Sixthly, many stages of processing patent descriptions within a long patent procedure generate risks of the following types of errors: spelling errors errors in the spelling of business names of applicants, names of inventors, etc. The recent years have witnessed serious reflection on the factual and potential opportunities related to the use of patent statistics in measuring other processes.

In these aspects, patent information becomes a relatively good reflection of the aforementioned development structures.

Economic Analyses of the European Patent System

This is just one of the many examples of the worldwide tendency in the field of patent protection. Consequently, there appear huge collections of data and information. Almost all such publicly accessible collections are adjusted mainly to the requirements of patent clearance analyses. It is frequently impossible to conduct any quantitative analyses based on such databases. Attempts to bridge this gap are made by commercial providers of databases and analytical applications. Nevertheless, it is necessary to indicate basic information shortcomings characteristic for public registers which are used by commercial providers.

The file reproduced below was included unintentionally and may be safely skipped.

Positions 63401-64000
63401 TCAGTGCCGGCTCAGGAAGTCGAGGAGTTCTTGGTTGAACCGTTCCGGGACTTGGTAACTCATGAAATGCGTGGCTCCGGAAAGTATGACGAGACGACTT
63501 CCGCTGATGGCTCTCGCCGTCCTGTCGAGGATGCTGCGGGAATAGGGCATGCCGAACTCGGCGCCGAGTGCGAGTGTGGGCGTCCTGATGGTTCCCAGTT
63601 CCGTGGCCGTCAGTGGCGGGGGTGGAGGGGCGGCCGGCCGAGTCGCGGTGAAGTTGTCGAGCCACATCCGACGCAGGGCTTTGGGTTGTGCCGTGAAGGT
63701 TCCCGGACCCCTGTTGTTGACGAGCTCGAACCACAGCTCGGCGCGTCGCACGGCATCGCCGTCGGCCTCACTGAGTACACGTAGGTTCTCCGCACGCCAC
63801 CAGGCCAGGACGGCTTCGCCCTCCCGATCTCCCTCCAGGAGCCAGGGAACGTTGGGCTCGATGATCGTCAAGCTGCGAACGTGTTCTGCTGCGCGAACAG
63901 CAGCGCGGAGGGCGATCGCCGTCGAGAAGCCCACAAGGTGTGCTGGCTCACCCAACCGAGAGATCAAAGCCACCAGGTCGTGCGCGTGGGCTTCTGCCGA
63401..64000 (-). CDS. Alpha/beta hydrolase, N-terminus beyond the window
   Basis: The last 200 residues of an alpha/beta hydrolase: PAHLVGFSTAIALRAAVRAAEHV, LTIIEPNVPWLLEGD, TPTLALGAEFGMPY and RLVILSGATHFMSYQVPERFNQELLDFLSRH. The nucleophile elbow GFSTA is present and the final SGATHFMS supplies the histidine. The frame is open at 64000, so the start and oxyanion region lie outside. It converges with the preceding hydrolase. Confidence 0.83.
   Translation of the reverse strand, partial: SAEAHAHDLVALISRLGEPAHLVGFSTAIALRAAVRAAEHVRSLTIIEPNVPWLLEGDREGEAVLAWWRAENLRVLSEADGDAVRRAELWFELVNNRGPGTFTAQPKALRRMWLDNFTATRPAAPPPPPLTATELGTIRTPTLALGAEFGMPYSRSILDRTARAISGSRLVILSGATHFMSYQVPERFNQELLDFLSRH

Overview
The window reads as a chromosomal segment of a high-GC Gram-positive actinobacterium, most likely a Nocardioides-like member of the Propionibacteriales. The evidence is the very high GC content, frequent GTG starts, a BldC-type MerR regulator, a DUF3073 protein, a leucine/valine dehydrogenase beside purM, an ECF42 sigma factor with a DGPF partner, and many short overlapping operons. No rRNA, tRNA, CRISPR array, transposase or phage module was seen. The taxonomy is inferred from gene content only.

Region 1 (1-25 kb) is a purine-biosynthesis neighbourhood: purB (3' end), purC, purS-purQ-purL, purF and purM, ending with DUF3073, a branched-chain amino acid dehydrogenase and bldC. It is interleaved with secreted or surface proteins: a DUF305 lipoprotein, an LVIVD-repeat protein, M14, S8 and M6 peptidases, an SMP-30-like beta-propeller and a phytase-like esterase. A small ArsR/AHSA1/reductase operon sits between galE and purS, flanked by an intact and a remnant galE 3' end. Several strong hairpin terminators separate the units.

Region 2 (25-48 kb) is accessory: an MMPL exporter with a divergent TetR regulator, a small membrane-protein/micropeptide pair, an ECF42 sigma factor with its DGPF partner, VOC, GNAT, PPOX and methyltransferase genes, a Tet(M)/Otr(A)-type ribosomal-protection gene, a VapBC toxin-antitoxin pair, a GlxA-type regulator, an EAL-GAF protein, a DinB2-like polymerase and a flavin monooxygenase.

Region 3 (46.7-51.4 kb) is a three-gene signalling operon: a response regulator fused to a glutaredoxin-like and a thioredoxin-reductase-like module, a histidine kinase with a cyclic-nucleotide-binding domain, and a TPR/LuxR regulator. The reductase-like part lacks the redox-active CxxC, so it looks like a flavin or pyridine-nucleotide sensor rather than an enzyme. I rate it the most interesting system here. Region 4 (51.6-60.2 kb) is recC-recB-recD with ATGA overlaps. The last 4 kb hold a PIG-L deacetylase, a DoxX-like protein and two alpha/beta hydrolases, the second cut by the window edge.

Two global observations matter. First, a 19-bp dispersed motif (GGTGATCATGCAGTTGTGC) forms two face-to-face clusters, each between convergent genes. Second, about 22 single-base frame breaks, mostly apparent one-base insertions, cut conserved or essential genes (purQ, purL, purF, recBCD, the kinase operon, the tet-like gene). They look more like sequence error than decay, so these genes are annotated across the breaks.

Their elimination could improve significantly the quality of research based on the use of patent information. There are not only considerable risks but also potential benefits related to research based on patent metadata into the following topics: 1 the identification of the strength of synergy in the case of mergers and acquisitions, 2 cooperation networks and the diffusion of knowledge among business entities from different sectors, 3 the degree of globalisation of business activities, research teams, the development and dynamics of team structures, and the spatial mobility of scientific and industrial inventors, 4 economic forecasting, 5 the diffusion of technologies based on the use of licence information included in databases , and 6 the industrial property secondary trading market.